In this two-minute video, Kevin McCoy (Co-Founder at Next Jump) talks about some of the issues that come up when trying to push as much decision-making capability down to the lowest level of your organisation as possible. Do you recognise these behaviours in your organisation?

Next Jump is a unique eCommerce company, handling loyalty programmes for Dell, AARP, Intel and Hilton Hotel, among others. It has 70% of the Fortune 1000 among their clients and has sales of over $3bn a year – and has a ‘no fire’ policy. They also have Talking Partners, which means every staff member has a buddy that supports and encourages them throughout their career. View more of their innovative policies in Henry’s blog, Next Jump: 11 Tips for Creating a Great Workplace.

“If you look at it from the perspective of the old school, top down management, you can have a decision made at the top and then the middle management and workers would execute them. But today, if you’re either a disruptor or you’re being disrupted, the idea is that you need to push as much decision-making capability down to the lowest level of your organisation as possible.

“But the real question is, how do you go about doing that? What’s the management method that you could use to actually have your employees making decisions?

“And there are two problems that come up.

“So, the first one – I don’t know if anyone has seen behaviour like this at their own organisation? Every time I see this slide I want to crawl into the slide and move that tree out of the road! And it seems obvious, it seems like the obvious choice, but the driver made a conscious decision to do this. It was about doing his job verses doing the right thing, and I think that came up before as well, and so looking at the root cause of what happened when he came to that point and made that decision, is really what today’s talk is all about.

“The second thing we’ve seen – I’m just going to take a second to read this, this is directly from the book [An Everyone Culture: Becoming a Deliberately Developmental Organisation, by Robert Kegan and Lisa Laskow Lahey]. It’s about the lying, hiding, faking problem that happens probably at every organisation, and most people are doing a second job. No one is paying them [for it] and they’re spending time and energy hiding their weaknesses, managing other people’s favourable impression of them, showing themselves to their best advantage, playing politics.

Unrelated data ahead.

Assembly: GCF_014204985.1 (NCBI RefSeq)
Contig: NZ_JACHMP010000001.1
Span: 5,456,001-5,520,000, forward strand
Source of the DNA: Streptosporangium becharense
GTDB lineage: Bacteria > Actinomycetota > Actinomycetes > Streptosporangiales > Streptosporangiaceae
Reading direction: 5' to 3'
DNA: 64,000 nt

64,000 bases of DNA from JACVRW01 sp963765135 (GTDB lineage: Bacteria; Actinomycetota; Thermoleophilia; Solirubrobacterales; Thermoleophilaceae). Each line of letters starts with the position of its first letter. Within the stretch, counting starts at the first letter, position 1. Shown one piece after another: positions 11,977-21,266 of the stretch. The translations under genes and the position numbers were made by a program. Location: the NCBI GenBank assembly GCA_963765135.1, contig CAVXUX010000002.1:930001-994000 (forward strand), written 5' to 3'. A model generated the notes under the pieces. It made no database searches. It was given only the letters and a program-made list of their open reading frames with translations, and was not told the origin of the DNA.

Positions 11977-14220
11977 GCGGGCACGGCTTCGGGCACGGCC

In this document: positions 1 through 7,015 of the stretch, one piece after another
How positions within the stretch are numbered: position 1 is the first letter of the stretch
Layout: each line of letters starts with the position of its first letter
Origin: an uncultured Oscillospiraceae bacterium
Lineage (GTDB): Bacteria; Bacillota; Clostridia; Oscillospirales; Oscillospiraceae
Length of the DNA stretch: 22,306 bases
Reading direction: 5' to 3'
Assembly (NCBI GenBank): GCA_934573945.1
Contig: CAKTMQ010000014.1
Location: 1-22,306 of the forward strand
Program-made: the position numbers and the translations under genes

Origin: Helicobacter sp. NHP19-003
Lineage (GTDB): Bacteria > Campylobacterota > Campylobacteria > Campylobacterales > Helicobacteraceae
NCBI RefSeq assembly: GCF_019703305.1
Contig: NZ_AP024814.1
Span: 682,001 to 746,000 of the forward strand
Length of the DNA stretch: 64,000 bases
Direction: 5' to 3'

“In many organisations, you start out your career with a lie. Because the interview process when you come into an organisation, you’re taught, even at university and we see this all the time, you have to put your best self forward, you have to hide your weaknesses – and then that happens throughout your career where there are actually books – It’s All About Politics – these books that are telling you how to navigate an organisational structure.

“So just imagine for a minute, if you could take that extra job that you’re doing and maybe reduce it by half. Maybe you still do some lying, hiding, faking, but if you were to reduce that job by half, how much more energy would you have to be able to invest into the things that are important about your job? So it’s about creating an environment where there’s a safety to fail.”

Kevin was speaking at the 2017 Beyond Budgeting Conference in London. Click here to view more videos, PowerPoint and blogs from the event.

Kevin is Co-Founder and Co-UK Managing Director at Next Jump, where he has worked since April 1997. He is responsible for the UK business unit, international expansion efforts and product development of Next Jump’s Reward & Recognition product. Prior to Next Jump, Kevin worked for Ziff Davis as a software engineer and production editor. He holds a bachelors degree from Tufts University and was formerly a member of the US Army National Guard where he held the rank of Captain and received the Meritorious Service Medal and the Army Commendation Medal. You can follow him on Twitter at @kevinmccoy1972.

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